Re: [xsl] Clearing up XSL-speak

Subject: Re: [xsl] Clearing up XSL-speak
From: David Carlisle <davidc@xxxxxxxxx>
Date: Wed, 10 Dec 2003 10:24:50 GMT

> Okay, right. Is there a difference between using the word "select" and the
> word "find?"


It bears some resemblance to the language under discussion (xslt) If we
talked about  "finding" nodes we'd have to say which xslt instructions
found things, and which did other things, whereas teh xslt instructions
that select  have the syntax select-... the analogy with English is
closer as well with select. for an Xpath like "/" you don't really need
to "search" or "find" the root node of your document, you know where it
is at the start, and it is handed to you as the initial node of the
transform, however before you do anything with it, you need to select it
with select="/" or specify code with a template that matches it with

> Should it always be the word "select?" I ask because I understand there is a
> difference between "matching" and "selecting". "Find" may be too ambiguous
> and may imply either?

That's the problem with making up your own terminoligy on the fly: you
have to decide such things and then explain them to others before they
know what you are talking about.

>  I would prefer it if people were more specific when
> referring to nodes: "attribute node", "element nodes", etc, r etc, rather than
> "element" or "attribute". 

XML documents have elements and attributes. XSLT/Xpath data is a tree of
nodes that more or less correspond to the original document. It is
sometimes helpful to elide the distinction and sometimes helpful to
stress it. Similar;y sometimes its helpful to stress "element node"
and sometimes its more convenient to talk of elements. Sometimes
(but rarely in an XSLT context it's convenient to talk of elementtags,
which is something else again.

> Sorry, that's an American thing--getting thrown a curve ball... 
Yes I could guess (although I have not seen the expression before)
But that was really my point. You are making assertions about
the use of unfamiliar and confusing terminology which I just don't think
hold up. When I looked at your message, just about the only terms in it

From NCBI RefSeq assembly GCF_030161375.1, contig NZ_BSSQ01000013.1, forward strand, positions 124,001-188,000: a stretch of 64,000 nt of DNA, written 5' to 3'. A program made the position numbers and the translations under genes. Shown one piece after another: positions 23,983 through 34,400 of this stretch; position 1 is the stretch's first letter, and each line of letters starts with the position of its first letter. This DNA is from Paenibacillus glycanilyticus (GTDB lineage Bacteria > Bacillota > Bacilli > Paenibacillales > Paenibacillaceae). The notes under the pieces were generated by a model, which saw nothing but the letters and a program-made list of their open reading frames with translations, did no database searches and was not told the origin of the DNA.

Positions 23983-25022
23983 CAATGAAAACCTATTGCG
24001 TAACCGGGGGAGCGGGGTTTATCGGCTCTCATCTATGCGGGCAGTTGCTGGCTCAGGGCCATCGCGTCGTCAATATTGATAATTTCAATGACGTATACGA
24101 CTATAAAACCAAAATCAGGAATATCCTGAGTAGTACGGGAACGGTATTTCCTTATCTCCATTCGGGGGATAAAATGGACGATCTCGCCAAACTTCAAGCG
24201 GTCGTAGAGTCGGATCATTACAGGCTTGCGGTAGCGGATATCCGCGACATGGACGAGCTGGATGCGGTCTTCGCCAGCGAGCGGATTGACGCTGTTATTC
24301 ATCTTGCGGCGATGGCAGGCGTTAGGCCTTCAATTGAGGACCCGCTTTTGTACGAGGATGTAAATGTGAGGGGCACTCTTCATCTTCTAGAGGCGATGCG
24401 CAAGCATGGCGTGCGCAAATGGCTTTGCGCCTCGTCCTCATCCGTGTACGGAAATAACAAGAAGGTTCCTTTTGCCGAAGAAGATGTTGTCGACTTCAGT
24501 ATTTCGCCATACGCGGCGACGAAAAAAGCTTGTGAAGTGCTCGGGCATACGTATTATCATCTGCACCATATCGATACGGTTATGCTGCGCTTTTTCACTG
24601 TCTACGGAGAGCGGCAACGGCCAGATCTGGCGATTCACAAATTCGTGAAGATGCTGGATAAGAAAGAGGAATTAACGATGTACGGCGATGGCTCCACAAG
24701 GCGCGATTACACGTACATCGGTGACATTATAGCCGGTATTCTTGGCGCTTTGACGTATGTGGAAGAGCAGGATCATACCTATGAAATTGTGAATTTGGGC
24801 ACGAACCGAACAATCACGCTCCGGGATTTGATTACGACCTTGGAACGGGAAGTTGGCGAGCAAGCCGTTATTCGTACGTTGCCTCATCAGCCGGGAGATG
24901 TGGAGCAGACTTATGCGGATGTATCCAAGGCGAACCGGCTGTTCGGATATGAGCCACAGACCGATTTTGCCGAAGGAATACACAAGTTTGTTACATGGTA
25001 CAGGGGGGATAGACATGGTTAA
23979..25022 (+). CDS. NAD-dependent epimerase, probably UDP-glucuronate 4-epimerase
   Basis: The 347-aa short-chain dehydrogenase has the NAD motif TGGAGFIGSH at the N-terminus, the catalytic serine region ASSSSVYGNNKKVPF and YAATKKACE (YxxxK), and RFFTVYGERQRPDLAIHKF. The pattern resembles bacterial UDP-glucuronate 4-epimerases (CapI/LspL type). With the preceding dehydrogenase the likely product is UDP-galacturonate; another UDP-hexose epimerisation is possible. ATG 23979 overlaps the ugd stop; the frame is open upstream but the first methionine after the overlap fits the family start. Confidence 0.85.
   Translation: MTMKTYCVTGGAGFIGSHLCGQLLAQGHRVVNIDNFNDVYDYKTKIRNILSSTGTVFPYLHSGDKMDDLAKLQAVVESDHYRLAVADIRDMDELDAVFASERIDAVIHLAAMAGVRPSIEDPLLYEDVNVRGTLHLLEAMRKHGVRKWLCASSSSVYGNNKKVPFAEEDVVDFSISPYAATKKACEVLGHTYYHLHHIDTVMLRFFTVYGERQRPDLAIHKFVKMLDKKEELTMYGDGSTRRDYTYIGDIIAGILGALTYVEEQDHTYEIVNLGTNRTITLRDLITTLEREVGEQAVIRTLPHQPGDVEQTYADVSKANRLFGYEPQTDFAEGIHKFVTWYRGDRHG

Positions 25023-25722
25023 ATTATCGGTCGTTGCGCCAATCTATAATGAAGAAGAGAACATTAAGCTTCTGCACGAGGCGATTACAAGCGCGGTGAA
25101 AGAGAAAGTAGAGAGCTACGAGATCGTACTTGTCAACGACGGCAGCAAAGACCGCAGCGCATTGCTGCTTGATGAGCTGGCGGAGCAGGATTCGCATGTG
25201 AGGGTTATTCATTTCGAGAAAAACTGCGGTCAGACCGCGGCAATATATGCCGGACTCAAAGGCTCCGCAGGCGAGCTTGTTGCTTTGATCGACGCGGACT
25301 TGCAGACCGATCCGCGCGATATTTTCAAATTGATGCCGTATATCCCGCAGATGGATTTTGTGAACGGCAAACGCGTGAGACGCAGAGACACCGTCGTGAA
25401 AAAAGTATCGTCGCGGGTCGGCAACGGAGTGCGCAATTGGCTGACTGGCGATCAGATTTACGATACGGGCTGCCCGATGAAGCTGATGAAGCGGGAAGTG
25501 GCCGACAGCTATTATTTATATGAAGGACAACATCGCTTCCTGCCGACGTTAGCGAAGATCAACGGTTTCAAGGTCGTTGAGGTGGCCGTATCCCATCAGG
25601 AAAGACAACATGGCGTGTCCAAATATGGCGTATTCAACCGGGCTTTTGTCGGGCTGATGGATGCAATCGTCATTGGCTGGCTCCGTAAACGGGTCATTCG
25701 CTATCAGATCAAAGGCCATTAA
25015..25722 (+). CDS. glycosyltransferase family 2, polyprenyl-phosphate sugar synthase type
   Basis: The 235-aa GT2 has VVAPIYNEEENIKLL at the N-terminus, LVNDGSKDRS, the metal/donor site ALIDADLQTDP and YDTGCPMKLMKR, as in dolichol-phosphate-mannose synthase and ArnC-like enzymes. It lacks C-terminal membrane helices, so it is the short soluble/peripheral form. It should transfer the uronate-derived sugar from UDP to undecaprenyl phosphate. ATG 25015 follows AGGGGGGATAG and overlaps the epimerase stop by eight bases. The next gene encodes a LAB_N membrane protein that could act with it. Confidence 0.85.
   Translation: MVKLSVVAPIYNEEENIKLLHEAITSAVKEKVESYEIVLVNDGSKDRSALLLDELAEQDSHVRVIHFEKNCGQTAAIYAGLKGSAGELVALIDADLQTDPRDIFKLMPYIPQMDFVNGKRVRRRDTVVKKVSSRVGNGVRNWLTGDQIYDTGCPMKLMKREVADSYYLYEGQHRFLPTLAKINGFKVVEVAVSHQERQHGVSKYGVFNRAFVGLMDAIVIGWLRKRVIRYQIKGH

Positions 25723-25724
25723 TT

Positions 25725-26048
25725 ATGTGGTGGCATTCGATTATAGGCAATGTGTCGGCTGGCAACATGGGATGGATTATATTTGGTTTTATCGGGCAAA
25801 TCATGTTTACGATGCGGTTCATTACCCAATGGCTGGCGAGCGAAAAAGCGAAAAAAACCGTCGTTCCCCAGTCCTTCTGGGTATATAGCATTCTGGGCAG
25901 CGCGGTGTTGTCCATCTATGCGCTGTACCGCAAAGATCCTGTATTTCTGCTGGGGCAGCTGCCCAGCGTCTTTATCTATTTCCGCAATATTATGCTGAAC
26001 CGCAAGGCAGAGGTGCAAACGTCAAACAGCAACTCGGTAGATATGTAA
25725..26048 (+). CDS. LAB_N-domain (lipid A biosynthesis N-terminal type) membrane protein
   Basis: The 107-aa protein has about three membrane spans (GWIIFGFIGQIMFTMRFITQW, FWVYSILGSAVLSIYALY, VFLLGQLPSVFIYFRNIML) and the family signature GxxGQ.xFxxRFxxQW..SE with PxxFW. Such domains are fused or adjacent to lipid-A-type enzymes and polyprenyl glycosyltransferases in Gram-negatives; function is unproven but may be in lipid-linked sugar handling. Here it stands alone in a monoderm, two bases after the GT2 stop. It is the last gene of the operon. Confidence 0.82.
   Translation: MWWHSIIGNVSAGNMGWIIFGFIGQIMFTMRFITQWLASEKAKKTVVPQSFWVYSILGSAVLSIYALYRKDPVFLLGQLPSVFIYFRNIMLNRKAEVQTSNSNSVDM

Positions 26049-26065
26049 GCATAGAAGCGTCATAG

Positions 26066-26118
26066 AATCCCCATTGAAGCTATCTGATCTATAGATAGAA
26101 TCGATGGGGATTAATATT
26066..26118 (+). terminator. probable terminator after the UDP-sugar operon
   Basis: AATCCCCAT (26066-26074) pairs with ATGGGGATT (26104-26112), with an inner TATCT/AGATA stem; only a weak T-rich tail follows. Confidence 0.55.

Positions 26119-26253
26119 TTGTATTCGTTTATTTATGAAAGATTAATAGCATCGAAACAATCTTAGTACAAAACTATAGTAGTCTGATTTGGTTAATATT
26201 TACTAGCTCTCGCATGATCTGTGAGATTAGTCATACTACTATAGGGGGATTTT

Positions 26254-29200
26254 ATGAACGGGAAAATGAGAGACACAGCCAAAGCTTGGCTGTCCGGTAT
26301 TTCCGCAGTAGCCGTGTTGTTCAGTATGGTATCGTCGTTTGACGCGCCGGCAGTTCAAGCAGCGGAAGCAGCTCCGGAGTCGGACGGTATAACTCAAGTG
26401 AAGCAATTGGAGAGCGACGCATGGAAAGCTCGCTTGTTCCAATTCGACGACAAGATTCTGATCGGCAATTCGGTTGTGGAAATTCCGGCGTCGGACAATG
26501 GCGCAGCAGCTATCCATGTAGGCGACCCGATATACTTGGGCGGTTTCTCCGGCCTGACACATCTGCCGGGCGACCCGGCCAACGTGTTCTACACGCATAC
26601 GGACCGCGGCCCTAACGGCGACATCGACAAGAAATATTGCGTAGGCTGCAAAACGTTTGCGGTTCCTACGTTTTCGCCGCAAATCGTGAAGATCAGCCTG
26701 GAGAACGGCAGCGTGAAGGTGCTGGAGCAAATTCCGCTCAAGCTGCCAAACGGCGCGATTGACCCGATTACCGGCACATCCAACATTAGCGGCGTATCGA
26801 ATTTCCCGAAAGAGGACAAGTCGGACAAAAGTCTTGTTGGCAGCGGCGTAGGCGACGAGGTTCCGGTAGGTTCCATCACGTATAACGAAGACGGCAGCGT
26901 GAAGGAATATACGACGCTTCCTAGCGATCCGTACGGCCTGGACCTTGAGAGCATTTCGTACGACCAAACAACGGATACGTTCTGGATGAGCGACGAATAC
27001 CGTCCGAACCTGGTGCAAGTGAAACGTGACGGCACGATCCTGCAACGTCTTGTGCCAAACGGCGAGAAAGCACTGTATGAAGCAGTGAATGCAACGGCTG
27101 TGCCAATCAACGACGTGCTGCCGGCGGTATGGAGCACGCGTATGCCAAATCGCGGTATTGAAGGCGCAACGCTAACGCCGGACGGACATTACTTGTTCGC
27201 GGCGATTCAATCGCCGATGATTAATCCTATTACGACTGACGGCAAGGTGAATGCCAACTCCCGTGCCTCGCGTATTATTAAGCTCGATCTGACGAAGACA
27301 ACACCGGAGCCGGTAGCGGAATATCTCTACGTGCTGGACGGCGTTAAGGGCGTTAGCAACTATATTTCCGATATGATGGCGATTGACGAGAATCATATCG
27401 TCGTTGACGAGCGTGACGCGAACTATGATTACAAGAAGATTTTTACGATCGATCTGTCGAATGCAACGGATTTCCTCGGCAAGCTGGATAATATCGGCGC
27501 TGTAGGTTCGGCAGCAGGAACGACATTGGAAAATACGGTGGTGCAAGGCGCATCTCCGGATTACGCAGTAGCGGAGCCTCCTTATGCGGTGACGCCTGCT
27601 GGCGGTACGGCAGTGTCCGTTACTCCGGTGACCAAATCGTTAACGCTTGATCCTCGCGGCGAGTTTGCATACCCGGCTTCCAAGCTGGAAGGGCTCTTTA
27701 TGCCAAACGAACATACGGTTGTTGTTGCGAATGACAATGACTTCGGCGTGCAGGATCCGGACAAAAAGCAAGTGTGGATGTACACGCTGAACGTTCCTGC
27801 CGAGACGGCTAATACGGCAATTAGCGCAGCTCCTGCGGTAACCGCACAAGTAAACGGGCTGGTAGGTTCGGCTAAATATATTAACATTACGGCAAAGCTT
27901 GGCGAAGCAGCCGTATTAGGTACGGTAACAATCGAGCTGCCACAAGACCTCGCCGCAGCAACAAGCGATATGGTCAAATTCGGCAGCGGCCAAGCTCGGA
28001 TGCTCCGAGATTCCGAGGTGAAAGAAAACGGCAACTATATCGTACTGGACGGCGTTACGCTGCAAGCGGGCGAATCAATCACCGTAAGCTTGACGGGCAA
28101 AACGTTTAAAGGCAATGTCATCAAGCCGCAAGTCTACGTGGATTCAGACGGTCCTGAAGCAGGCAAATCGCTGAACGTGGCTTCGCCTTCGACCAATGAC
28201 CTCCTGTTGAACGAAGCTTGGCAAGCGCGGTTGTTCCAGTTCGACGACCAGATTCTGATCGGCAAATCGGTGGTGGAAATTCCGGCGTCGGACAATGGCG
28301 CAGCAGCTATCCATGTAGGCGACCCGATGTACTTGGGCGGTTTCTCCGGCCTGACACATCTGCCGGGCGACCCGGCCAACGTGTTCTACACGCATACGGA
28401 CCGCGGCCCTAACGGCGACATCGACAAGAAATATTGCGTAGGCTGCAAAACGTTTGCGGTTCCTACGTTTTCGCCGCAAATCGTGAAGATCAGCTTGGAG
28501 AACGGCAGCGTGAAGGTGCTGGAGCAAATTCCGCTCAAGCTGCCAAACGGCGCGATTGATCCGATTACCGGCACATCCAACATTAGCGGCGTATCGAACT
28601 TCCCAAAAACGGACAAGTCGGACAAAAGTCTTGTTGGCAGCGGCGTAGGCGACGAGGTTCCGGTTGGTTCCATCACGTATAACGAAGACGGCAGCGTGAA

that I was sure I understood were the Xpath expressions. If you are
learning a new language then the terms are unfamiliar but that doesn't
mean the terms are wrong and should be changed.

> What I'm saying is that it's may be easier to describe an
> XPath from a relational POV based on a family-tree hierarchy rather than
> consider it to be like a directory path in Unix.

But it is a fact that the design of the language was explictly designed
to be reminiscent of the unix and windows file path. We could not tell
people that but we can't change history.

>  Unix. A lot of people don't use
> Unix--I use it by default on my Macintosh. Everyone can relate to a
> family-tree,

Much of the terminology comes from family trees; child::
following-sibling:: ancestor:: etc, however the syntax /a/b/*
is just lifted straight from the shell file path syntax.

> By incidental, I mean that if one looks at the XPath as "not a path" but a
> series of relationships that _build_ a path, the path is simply a by-product
> of those relationships.
Yes this is true (If you mean what I think you mean) 
A single Xpath expression (as it selects a set of nodes, not just one)
can represent many actual paths (branches) in the document tree.

> Eh? Five types of what? See what I mean, now you've confused me again! :P
not types of anything, just types.
Xpath has the types
number node boolean string 
XSLT adds result tree fragment,
so that's 5 in all (plus one special object type for encapsulating any
non standard extensions that a system might have)

> Because we are "selecting and matching" I find it hard to understand where
> I/O fits into this.

If you start off with a document <x/> and transform it with
<xsl:template match="x">
then the first document <x/> is the input document and the result
document <y/> is the result document. Exactly how the system does I/O
is out of scope for the spec itself, but every system gives you some way
of getting hold of the result, otherwise what's the point?

> Can you see my point about "rewriting" the
> way for the "next wave"? 

No. It seems you found an example  where someone used a term not closely
aligned with the terms in the actual specification which meant that
without beeing given more context it's hard to be sure what exactly was
meant. However you are arguing that technical terms be used less not

> Is XSL a "declarative" language?
I don't know what that means.

Roughly speaking it means that you declare what you want the result to
be, not specify exactly how what the machine does to do it. "imperative"
languags consist of instructions executed sequentially (mostly) by a

> To me, XSL is more like a glorified search function than a
>language. Or rather, "the little search function that could".

Xpath is a search function, itjust searches (and selects) nodes in a
tree or trees, XSLt is a programming language, you can express any
algorithm in xslt that you can express in any other language.


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